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    Published on: August 15, 2016

    by Kevin Coupe

    The New York Times over the weekend had a story about a new food delivery app called Combrr, which is designed to allow beachgoers on Rockaway beach in Queens "to buy items from concession stands from their towels, avoiding lines that lately stretch clear across the boardwalk ... Combrr, which is expected to appear soon in the Apple App Store, will initially deliver food from two vendors: CitySticks and Breezy’s BBQ. At first, just two people will deliver orders, biking up and down the boardwalk and traipsing across the sand. By next summer, its creators envision hiring more than a dozen runners to deliver from all three Rockaway Beach boardwalk concessions, and from nearby restaurants."

    The story goes on: "Combrr works a lot like Uber: Customers drop a pin at their location. Vendors can accept or decline an order, and customers can track its progress from the app. There’s a $5 delivery fee, and the entire transaction, including the tip, is done digitally, bypassing the city’s requirement for a permit to sell items on the beach.

    "But in addition to geolocation technology, Combrr relies on customers’ selfies and instructions. A sample note: 'We’re wearing pink bikinis sitting under a polka-dot umbrella on 99th'."

    I can remember as a kid seeing guys walking up and down the beach out on Long Island with coolers of ice cream, but this clearly takes that time-honored pastime to a new level.

    Here's the quote that grabbed me from the Times story. Matthew Blance-Stephany, one of the partners who developed the app, says that "everyone has been talking about" doing something like this. But, "We’re the ones doing it.”

    And that's how technology creates jobs. And businesses. And an MNB Eye-Opener.
    KC's View:

    Published on: August 15, 2016

    USA Today has a story about how a number of the nation's bricks-and-mortar retailers are closing hundreds of stores this year, as they face heightened competition both from physical and virtual competitors.

    Among them: Macy's, which is closing 100 of 675 stores because of "falling profitability;" Sports Authority, which is closing all of its 460 stores after it declared bankruptcy but failed to restructure its debt or find a buyer for the company; Walmart, which is closing 269 stores around the world, including 154 in the US that were profitability-challenged and did not fit into its broader strategic goals; Aeropostale, which filed for bankruptcy in May and said it would close 113 of its 739 US stores and all 41 of its stores in Canada; Kmart-Sears, which is closing 68 Kmart stores and 10 Sears stores in addition to the closure of 50 other units announced earlier this year; and Ralph Lauren, which said it would close "at least" 50 stores this year as it tries to create a leaner, more nimble organization.

    Not all of these chains are facing the same issues, catering to the same customers, or choosing the same strategic paths, of course.

    Even as Walmart closes stores, it is investing $3.3 billion in the acquisition of e-commerce startup Jet, which it hopes will make it more competitive with Amazon.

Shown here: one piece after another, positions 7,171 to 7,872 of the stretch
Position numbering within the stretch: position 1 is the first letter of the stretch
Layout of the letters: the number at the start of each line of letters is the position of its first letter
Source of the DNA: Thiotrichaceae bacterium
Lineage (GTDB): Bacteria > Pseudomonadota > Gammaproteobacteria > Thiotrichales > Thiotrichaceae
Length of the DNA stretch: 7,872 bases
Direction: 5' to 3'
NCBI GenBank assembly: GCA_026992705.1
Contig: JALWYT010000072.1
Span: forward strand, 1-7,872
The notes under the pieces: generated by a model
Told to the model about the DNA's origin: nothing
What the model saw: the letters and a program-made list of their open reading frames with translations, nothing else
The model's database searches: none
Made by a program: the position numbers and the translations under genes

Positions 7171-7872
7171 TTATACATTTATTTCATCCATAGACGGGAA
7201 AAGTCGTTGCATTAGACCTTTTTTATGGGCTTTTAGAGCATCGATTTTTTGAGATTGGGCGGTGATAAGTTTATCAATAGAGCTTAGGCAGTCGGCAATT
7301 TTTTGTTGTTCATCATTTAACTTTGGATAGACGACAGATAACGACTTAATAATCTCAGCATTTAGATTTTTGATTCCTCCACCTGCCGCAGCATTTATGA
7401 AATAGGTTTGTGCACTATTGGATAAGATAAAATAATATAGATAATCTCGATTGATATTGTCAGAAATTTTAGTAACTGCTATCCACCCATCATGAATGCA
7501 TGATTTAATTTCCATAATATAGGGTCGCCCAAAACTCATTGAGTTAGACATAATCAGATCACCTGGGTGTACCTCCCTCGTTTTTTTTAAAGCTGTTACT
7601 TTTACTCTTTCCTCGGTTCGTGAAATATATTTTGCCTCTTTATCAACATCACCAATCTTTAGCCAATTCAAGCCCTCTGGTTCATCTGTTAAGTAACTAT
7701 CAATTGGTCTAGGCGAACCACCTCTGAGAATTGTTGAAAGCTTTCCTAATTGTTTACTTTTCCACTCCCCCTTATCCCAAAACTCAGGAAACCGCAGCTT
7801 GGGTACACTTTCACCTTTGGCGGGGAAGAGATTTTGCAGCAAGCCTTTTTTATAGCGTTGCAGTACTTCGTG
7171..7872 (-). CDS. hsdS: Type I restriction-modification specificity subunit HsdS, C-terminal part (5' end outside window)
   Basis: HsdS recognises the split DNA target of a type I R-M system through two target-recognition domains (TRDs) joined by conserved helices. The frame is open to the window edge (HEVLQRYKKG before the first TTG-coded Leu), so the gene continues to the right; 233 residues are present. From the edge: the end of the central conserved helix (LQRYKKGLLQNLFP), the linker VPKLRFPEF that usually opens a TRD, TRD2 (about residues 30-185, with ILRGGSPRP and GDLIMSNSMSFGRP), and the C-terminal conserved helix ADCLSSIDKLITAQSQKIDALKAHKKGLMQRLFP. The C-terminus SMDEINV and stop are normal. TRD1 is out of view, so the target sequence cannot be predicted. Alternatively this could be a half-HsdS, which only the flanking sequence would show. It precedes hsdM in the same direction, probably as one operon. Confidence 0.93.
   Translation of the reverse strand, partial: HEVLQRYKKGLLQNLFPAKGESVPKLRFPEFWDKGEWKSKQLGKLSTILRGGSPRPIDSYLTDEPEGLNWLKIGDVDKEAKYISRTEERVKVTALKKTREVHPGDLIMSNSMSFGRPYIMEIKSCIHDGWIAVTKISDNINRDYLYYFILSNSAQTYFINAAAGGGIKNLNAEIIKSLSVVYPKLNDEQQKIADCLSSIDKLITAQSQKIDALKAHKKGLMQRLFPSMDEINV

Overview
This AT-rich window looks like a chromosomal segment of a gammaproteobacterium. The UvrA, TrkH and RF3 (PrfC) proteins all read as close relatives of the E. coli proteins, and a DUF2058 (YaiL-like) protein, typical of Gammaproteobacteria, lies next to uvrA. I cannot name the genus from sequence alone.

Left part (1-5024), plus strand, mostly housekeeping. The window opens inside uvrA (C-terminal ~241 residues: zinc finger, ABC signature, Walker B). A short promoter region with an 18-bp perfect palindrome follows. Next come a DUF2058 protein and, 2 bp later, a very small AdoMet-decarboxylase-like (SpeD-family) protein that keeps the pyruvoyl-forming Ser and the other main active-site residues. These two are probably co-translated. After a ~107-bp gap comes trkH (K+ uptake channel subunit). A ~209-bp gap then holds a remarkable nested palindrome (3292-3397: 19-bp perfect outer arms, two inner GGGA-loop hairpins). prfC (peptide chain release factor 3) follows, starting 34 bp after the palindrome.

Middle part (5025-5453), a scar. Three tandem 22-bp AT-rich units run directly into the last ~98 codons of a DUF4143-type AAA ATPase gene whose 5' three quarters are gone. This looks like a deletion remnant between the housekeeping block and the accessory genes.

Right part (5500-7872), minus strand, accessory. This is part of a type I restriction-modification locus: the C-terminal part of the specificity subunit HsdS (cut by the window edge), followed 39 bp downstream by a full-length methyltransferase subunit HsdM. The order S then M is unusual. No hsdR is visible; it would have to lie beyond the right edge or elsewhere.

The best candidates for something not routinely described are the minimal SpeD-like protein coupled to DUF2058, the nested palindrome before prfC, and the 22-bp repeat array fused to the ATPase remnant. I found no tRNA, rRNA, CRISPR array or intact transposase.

In the Chicago Tribune this morning, business columnist Phil Rosenthal has a piece in which he writes that it "turns out that making Macy's more efficient — swallowing up other department store chains and capitalizing on economies of scale — made its stores less interesting when being interesting was what was needed most ... If you've been to one Macy's, you feel like you've been to them all, and a consistency one might find welcoming when choosing a fast-food place to eat or a place to stay on the road does little for department stores streamlined into dull adequacy."

    Dull adequacy. Ouch.

    Meanwhile, the Wall Street Journal this morning has a story about how Home Depot and Lowe's "appear to have built a retail oasis mostly walled off from the reach of online behemoth Amazon ... Executives from the home improvement chains cite a litany of favorable housing trends for their good fortunes. New households are being formed and housing turnover remains steady. Millennials are even willing to buy homes, albeit six years later than normal, according to Home Depot. All that spurs trips to large chains to pick out appliances and paint colors, and plan projects around the home."

    However, the Journal also notes that neither home improvement chain can take these trends for granted: "A UBS survey in June found that 11% of consumers planning a home improvement project themselves planned to buy something from Amazon. That is far behind the 36% who said they planned to shop at Home Depot and the 21% at Lowe’s, but up from just 7% a few months back."

    Rosenthal's column in the Chicago Tribune suggests that what physical retailers have to do is "bring back the wow factor. Make them fun. Make them entertaining. Make them destinations in and of themselves. Use the real estate to plant a flag, the staff and space to give consumers an experience that sells the chain as much as the merchandise.

    "There's an opportunity — and necessity — to bond with would-be customers in all the ways that online clearinghouses can't touch despite being at everyone's fingertips."

    The problem, he suggests, can be summed up in one question: "How often is a visit to Macy's fun?"
    KC's View:
    There will be some who will suggest that the bricks-and-mortar retailers are suffering at the hands of e-commerce companies that are, in the end, killing jobs and wrecking America in the process. But it seems to me that these retailers are suffering from their own ability to change with the times, to sense and act on new trends, and find new ways to be relevant to the shopper.

    I feel bad about it, but I cry no tears for Macy's, for example. I wonder how many small stores it put out of business because of its ability to buy better and cheaper, and market more aggressively? How many people lost jobs when it acquired companies and found efficiencies that allowed it to cut staff and costs? The problem is that at some point, the hunter almost always becomes the prey ... and the companies that are closing stores and trying to figure out next steps simply were not ready for the moment.